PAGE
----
By Princess Safiya Byers Milwaukee Neighborhood News Service Published Jul 17, 2022 at 1:01 PM

When Victor Amaya moved to Milwaukee with his parents, his father said they came to make a difference.

That memory has carried him through his work as an educator and nonprofit leader.

And now it helps to inform him his work as the president and executive director of Data You Can Use. The organization, according to its website, connects people who need data to people who have data and assists in accessing, analyzing, translating, interpreting and presenting this data. It shares office space at 1240 N. 10th St. 

Amaya, 38, and his parents lived in Tampico, Tamaulipas, Mexico, before coming to the United States when he was 12 years old. They moved into a small apartment in the Muskego Way neighborhood on Milwaukee’s South Side.

“It was tough,” he said. “We were undocumented. There was a language barrier. It was a culture shock, but it’s how I learned about other people.”

And interacting with other cultures helped him assimilate.

“Hip-hop taught me English,” Amaya said. “I would read the lyrics, and everything started connecting. That’s why I still have a love for it.”

According to his friend, Milwaukee Mayor Cavalier Johnson, connecting with people is something Amaya is great at. The two met in 2001 when Amaya worked as a camp counselor for a program in which Johnson was participating.

“He’s got this magnetic personality because he’s just kind. And even through the challenges he’s faced, he’s very confident in who is,” Johnson said. “He goes the extra mile to make people feel comfortable.”

Johnson said as their friendship progressed, Amaya was always supportive and willing to go the distance to connect.

“We all know the symbolism surrounding the 16th Street Viaduct,” which links the North Side and South Side, Johnson said. “Victor literally crossed bridges to connect and be a mentor for me.”

"I kind of just tripped over it"

Amaya started his career as an educator with Milwaukee Public Schools where he got his beginning with data by using standardized test results to inform his instruction.

“I kind of just tripped over it,” he said. “I was getting all these test results with bar graphs and colors. I was like, besides explaining these to parents, I should do something with this information and that’s how love for data started.”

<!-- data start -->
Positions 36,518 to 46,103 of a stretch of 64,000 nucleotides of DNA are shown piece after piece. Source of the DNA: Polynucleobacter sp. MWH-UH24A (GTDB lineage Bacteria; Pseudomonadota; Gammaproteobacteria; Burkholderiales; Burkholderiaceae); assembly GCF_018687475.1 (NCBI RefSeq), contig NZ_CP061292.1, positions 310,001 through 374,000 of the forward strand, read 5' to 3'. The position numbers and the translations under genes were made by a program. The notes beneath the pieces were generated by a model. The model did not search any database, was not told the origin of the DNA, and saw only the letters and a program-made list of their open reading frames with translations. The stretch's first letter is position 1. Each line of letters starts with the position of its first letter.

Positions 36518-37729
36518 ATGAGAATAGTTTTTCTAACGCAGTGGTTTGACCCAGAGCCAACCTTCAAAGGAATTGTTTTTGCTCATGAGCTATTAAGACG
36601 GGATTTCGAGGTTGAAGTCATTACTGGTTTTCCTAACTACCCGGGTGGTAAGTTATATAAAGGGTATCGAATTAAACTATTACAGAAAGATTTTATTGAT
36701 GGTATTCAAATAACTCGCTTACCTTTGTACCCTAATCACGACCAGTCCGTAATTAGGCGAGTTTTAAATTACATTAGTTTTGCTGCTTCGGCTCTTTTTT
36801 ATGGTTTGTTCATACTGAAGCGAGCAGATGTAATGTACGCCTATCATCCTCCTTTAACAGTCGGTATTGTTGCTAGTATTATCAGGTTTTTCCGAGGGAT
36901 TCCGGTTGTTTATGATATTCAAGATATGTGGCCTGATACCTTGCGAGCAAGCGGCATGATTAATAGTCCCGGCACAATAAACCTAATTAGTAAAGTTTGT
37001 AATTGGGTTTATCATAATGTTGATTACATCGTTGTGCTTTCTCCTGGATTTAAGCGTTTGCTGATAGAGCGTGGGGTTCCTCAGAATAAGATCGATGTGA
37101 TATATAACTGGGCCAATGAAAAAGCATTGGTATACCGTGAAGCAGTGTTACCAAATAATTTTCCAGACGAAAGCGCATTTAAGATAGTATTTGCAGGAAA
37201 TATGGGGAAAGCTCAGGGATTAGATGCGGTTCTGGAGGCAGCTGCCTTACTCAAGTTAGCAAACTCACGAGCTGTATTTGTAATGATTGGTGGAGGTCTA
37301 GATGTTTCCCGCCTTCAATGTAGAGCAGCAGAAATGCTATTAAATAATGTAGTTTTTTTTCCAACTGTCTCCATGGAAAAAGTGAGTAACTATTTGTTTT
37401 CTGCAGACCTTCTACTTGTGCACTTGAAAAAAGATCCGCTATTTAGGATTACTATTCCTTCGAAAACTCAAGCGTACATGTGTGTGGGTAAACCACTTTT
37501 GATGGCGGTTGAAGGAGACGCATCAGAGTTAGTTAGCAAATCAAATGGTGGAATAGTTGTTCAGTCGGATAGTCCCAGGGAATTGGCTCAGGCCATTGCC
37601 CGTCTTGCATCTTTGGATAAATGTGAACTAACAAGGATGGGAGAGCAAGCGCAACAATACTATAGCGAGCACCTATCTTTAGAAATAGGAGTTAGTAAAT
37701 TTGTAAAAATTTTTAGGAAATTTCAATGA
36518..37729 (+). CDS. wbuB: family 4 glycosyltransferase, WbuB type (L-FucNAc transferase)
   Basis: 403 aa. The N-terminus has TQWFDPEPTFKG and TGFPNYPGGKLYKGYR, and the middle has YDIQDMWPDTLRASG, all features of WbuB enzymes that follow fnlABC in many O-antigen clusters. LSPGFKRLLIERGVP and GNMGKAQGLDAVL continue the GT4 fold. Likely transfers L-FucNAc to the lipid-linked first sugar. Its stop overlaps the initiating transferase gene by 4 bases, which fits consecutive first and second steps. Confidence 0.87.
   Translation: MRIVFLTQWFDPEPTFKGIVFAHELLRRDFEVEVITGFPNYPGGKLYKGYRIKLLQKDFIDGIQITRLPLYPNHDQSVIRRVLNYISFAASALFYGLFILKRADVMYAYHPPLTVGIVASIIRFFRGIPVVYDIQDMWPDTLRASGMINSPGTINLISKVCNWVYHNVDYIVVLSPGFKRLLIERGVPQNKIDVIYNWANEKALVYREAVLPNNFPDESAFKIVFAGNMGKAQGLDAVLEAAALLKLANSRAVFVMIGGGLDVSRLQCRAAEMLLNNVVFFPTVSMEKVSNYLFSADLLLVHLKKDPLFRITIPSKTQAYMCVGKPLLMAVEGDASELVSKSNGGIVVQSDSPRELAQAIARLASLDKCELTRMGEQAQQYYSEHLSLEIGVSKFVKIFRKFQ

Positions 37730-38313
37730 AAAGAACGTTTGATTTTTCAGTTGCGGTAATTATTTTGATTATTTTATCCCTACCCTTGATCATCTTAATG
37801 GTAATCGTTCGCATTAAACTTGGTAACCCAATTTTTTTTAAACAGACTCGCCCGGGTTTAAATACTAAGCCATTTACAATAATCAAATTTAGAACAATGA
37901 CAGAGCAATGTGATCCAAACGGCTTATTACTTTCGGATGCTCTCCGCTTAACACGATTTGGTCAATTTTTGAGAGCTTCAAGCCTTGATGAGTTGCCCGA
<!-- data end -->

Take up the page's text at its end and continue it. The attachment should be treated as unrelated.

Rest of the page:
Amaya said he used the information to be strategic about what students needed because of where they were academically. He started putting students in groups, and he saw his students performing well and even outperforming their peers.

“It was working but it was literally me, after school, just trying to figure things out,” he said. “I left the classroom because I wanted to share what I learned and expand this practice.”

His data-driven instruction practice ended being an initiative in the school, and it eventually became his dissertation for his doctorate in Leadership in the Advancement of Learning and Service from Cardinal Stritch University.

“Victor has always been intrinsically motivated,” said Thomas Wild, Amaya’s high school teacher and lifelong mentor. “He sees a bigger picture for what he wants life to look like, and he creates it.”

Amaya said tripping over new things is constant in his life.

“I like to consider myself a practitioner,” he said. “I like to do things and learn from them and that’s what I’ve done.”

Amaya started at Data You Can Use in December, succeeding founding Executive Director and President Dr. Kathleen Pritchard. In his role, Amaya focuses on using data to track good things happening across the city.

“We always hear the negative statistics surrounding Milwaukee,” he said. “I don’t think those tell the whole story. It’s in our mission to look at those bright spots and highlight the things that bring pride and celebration to communities as well.”

Amaya said he doesn’t have much of a job-life balance because his work is a passion project.

“I value service without thinking about it,” he said. “Seeing the people around me accomplish their goals makes me feel accomplished.”

When he’s not working, he enjoys traveling, working out and spending time with his 13-year-old son.

“I want to see the city and its communities working to empower themselves,” Amaya said.

For more information

Data You Can Use will host its eighth Data Day, “Our Data, Our Neighborhoods: Building a More Equitable Milwaukee Together,”  from 9 a.m. to 4 p.m. Wednesday, Oct. 19 at Northwestern Mutual, 733 N. Van Buren St.

You can check out the organization’s website or email to learn more about Data You Can Use and how you can connect with its staff.